Skulls Of Rwandan Genocide Victims At Genocide Memorial Near Kigali
Around 800,000 people were slaughtered in just three months in 1994 in Rwanda. Reuters

Almost 70 years after the commencement of the Nuremburg trials, a wholly new wave of war criminals have sought refuge in the United Kingdom. According to a report in the BBC, citing records from Britain’s Home Office, almost one hundred suspected war criminals -- originating in a host of countries, from Afghanistan to Rwanda -- applied for citizenship or asylum in the U.K. last year.

The majority of these applicants have been resident in the U.K. for several years. Further, records indicate that the Home Office investigated applications filed by almost 800 suspected war criminals and found irrefutable evidence in at least 99. Of those 99 suspects, three were expelled, 20 had their asylum applications rejected and 46 saw their bids for British nationality turned down. It is unclear what fate befell the others.

In response to the sensational development, the Home Office said it will not allow Britain to become a "refuge for war criminals.” "Anyone accused of these crimes should be put on trial in their home country and we will always seek to return them to face justice," said a spokesman for the Home Office.

But Michael McCann, a Labour Party MP, and chairman of a parliamentary group that seeks to prevent genocide, warned that the government needs to provide more transparent data regarding war criminals living in the country. "I have deep concerns that the Home Office isn't being as forthright as it could be and I think we should be drilling down into these cases in order to give the public of our country that security," McCann said.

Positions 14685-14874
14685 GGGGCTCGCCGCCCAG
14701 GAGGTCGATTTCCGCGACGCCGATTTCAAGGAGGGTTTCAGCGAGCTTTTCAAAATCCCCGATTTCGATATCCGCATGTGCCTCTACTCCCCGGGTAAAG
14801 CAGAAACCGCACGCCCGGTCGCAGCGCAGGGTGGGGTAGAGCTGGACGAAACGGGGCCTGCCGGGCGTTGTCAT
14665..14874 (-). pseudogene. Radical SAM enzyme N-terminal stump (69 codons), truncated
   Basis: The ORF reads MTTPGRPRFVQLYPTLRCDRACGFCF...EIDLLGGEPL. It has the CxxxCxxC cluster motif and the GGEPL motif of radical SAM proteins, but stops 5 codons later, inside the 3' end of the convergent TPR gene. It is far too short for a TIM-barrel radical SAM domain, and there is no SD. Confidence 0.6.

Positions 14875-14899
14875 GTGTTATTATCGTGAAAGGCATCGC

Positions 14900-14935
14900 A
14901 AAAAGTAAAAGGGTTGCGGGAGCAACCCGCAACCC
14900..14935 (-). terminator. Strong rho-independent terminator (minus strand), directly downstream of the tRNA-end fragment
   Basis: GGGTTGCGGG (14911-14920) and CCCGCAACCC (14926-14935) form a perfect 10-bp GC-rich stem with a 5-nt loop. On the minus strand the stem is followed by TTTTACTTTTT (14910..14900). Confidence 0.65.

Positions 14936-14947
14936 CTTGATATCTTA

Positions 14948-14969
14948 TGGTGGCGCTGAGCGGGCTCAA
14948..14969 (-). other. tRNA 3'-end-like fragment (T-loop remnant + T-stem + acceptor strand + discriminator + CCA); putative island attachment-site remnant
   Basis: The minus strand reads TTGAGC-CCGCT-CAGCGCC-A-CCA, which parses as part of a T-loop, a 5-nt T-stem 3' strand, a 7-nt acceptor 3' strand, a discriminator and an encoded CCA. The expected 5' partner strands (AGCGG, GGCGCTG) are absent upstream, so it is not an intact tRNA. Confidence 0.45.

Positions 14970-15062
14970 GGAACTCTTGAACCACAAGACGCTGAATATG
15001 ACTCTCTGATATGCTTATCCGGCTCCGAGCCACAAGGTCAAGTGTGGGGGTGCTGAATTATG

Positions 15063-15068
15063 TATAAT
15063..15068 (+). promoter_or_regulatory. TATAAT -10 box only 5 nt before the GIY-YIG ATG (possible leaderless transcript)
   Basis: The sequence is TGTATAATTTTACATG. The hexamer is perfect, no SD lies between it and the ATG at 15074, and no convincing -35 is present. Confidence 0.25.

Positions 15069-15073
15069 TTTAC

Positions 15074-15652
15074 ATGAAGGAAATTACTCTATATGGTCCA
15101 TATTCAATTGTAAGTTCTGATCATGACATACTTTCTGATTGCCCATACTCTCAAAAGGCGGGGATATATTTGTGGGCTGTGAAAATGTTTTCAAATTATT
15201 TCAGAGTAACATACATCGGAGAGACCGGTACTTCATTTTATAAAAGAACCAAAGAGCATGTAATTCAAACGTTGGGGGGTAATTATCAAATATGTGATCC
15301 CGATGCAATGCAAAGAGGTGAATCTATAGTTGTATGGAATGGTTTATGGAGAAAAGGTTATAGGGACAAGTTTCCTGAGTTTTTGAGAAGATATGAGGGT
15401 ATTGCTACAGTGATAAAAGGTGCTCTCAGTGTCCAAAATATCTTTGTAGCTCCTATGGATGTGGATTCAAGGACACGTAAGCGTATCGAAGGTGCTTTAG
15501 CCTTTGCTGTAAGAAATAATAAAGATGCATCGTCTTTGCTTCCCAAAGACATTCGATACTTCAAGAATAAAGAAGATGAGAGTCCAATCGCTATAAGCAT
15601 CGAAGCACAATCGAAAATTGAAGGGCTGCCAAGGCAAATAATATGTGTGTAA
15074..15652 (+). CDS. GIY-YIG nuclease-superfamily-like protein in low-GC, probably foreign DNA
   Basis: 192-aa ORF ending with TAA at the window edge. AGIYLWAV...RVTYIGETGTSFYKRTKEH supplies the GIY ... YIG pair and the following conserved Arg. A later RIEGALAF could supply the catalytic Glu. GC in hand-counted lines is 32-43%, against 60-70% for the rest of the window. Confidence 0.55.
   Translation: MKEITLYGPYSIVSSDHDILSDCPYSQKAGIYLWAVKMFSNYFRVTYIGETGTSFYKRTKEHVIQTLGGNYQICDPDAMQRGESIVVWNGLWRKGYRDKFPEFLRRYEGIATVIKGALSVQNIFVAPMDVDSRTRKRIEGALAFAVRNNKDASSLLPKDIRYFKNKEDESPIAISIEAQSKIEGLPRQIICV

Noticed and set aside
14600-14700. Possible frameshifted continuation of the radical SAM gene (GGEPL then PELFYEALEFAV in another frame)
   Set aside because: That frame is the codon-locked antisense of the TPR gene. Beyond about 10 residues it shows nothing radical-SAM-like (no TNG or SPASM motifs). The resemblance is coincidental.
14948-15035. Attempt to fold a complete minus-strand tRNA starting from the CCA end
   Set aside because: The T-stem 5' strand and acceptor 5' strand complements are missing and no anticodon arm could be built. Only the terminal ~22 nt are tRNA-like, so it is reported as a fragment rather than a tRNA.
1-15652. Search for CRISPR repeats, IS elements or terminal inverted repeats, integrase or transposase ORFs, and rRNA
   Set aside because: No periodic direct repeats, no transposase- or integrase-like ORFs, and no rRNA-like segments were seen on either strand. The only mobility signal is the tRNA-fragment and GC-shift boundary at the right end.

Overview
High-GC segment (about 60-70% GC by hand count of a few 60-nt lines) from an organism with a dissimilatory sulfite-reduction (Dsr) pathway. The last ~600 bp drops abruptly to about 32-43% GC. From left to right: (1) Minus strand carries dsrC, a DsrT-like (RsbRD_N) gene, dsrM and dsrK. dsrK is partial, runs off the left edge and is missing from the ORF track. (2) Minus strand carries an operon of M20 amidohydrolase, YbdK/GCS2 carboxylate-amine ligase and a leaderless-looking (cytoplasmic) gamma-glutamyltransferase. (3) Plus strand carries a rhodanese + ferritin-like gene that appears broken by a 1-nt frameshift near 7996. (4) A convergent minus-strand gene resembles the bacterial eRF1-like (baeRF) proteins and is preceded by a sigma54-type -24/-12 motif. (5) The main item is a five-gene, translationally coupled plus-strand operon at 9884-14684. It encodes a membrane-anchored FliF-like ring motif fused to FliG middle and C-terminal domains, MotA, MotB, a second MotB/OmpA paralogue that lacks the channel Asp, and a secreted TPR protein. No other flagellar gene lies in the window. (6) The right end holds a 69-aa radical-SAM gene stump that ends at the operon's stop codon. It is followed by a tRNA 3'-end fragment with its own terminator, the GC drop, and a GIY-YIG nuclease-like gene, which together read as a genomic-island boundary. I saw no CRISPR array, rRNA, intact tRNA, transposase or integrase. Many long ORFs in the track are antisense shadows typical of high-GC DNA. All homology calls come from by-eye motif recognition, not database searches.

Typically, suspects convicted of having committed war crimes are not deported to their native countries over fears by British courts that they will be subject to torture or certain death there. For example, in May of this year, five men from Rwanda were arrested for their alleged involvement in the genocide that took the lives of about 800,000 people in the central African nation in 1994. It emerged that some of the suspects had lived in the U.K. for more than a decade and one even found employment in an Essex nursing home. Three remain in custody while the other two were released on bail. In 2009, Rwandan authorities sought to extradite the same five men -- but the British High Court denied the application, over concerns they would not receive a fair trial in their native country.

"The police need more resources to investigate these crimes because it's difficult to investigate them," said Kevin Laue, a legal adviser with Redress, an anti-genocide charity, according to BBC. "That, in turn, requires more political will and commitment at the higher level for them to be given the resources to properly investigate."

Survivors of the genocide in Rwanda also currently live in Britain. One of them, Beatha Uwazaninka, lamented: "It is very sad especially for survivors who have gone through so much and yet there is no justice. They [war criminals] should be sent to where they committed the crimes but if they cannot send them to Rwanda, at least they can be tried to the UK. It is sending a message that wherever you go you will face the consequences of what you have done."

Other suspected war criminals came to Britain in recent years from Iran, Iraq, Libya, Rwanda, Serbia and Sri Lanka, according to the Independent newspaper.